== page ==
I would recommend that General Aviation (GA) be bolstered up. The Nigerian Civil Aviation Authority (NCAA) defines GA as “an aircraft operation of a civil aircraft other than a commercial air transport operation or aerial work operation.” This simply means any aviation dealing asides airliners, corporate and luxury business jets charters and the likes, is general aviation. This means that General aviation is ANY airplane business that in NOT an airline. So examples of GA would be tour flights, training, aerial photography, pipeline inspection, banner towing, crop dusting and skydiving etc. GA has a very notable hallmark which is its use of small short-range airplanes for small scale businesses, making it more affordable compared to the high cost of the regular airlines.


The most pronounced characteristic of General Aviation (GA) is its cheapness as against other aviation businesses. It costs a fraction of what it takes to buy one airline aircraft to set up normal GA operation. Small planes which have long lifespans and little maintenance overhead have prices comparable to cars. They are the key drivers of such businesses so these businesses can afford to hire pilots with low hours. In fact that is mostly what they can afford, considering their small size and profits.

Ideally, pilots and engineers can begin working in these small companies and then accumulate more hours and experience which makes them more suitable for bigger businesses and operations. In doing so, Nigeria can be assured of a steady stream of better experienced pilots who have cut their teeth in actual labour and have confidence in their skills. It will also help Nigerian aviators get employment and experience in other countries, which can help us expand our knowledge base as well as strengthen cultural ties with other nations.

The potentials for GA to improve the economy are too numerous and far reaching, as shown in the PricewaterhouseCoopers (PwC) issued report for 2014 and 2015 forecast, GA is currently a $219 billion industry in the United States alone and supports 1.1 million jobs in the same country. Manufacturing plays a massive role in this colossal market, and Africa is still virgin territory. With the right input, the entire sub-Saharan general aviation market would have to stem from here in Nigeria. In truth, only South Africa uses general aviation to any degree of importance in Africa, and it provides for 2.1% of their GDP.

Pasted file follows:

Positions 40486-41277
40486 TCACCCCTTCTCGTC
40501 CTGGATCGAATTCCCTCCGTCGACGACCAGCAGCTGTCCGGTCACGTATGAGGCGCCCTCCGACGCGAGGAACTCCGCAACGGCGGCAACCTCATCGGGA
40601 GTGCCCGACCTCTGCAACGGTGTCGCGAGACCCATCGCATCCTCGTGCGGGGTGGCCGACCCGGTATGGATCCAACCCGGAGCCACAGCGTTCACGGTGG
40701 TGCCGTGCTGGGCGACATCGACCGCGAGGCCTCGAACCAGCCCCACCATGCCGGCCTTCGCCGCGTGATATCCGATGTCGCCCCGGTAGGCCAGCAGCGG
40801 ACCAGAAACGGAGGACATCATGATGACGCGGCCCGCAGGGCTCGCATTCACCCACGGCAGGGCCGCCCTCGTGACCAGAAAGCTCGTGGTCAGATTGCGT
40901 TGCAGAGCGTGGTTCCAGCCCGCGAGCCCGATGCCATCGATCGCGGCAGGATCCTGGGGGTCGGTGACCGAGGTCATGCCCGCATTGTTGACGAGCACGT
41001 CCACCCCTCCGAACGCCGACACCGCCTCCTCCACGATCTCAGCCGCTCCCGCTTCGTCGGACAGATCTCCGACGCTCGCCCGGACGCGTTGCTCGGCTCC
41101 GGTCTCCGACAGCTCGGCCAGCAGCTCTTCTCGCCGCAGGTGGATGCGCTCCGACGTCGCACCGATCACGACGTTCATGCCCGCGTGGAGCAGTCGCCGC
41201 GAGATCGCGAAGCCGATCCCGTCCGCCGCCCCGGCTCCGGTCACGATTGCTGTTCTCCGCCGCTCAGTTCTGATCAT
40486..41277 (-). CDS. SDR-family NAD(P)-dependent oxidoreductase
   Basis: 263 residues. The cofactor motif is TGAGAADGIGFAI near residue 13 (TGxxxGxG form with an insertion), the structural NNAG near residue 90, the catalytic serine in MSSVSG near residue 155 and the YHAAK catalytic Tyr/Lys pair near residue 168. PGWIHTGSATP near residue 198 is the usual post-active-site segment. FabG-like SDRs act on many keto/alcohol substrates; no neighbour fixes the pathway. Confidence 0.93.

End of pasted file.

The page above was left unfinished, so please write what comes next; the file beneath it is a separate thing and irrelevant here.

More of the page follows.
Read also: Help Is On The Way

Other than financial, the addition to local content would be enormous. GA can resuscitate Nigeria’s pride, the Air Beetle, an airplane which was manufactured and fabricated locally till it could no longer operate. Also schools for aviation technology would not be far to imagine seeing as they come hand in hand with a functional and boisterous GA.


1. Review the landing and take-off costs for airplanes under 12,600 lbs, or the NCAA may provide a list of preferred aircrafts for GA use which the NCAA will reduce airport fees for, as long as they are registered in Nigeria.

2. The Federal Government, or even states, can make allocations for short strips for runways, whether controlled or uncontrolled. A minimum of three of such airfields should be located in each state. A public/private partnership will be best in our clime to ensure that maintenance is not overlooked either.

3. Relax the requirements for aviation business registration for small-scale businesses, or create an avenue for GA businesses to start and progress without needing to acquire the top heavy structures of actual airlines, also a review of the policy guiding the private ownership of aircrafts for non-commercial purposes.

4. Require the Nigerian National Petroleum Corporation (NNPC) and the National Civil Defence Corps (NSCDC) to maintain a fleet of small inexpensive planes with which they can monitor pipelines as well as rapidly respond to emergencies where they may arise.

5. Demand the NCAA to live up to its responsibilities of providing regulatory oversight on aviation operations and make these regulations public on a functional website. Information such as area charts and airport information MUST be made available and aslo well updated.

6. Make concessions such as tax exemptions to particular businesses within the GA scope such as schools, which can stem the tide of fleeing Forex which is caused by monies leaving Nigeria to pay for fees in foreign countries.

7. Border patrolling for and with the Nigerian Custom Service as well as the Nigerian Army is also a possibility. Keep in mind these small and nimble planes can serve in multiple ways; deliver payloads and packages to destinations where bigger planes cannot, survey areas and assess situations, and they cost a fraction of the drones that can deliver those functions.

8. Finally, support the push to introduce a regulation that requires a Nigerian member of crew for ANY aircraft operating within Nigeria, whether it be registered or not.

The authors, Mr. Kelechi Eze, can be reached on his email: and Mr. Ofonime Essien on









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About Author

Ofonime Essien

Mr. Ofonime A. Essien, is a Helicopter Pilot. He is also a Microsoft Certified Database Administrator (MCDBA), Oracle Certified Associate (OCA), a Computer Forensics Expert, a Blogger, Web Master, a Writer and an Entrepreneur.

He is an avid reader. He likes motivating others to achieve their dreams through writing and speaking.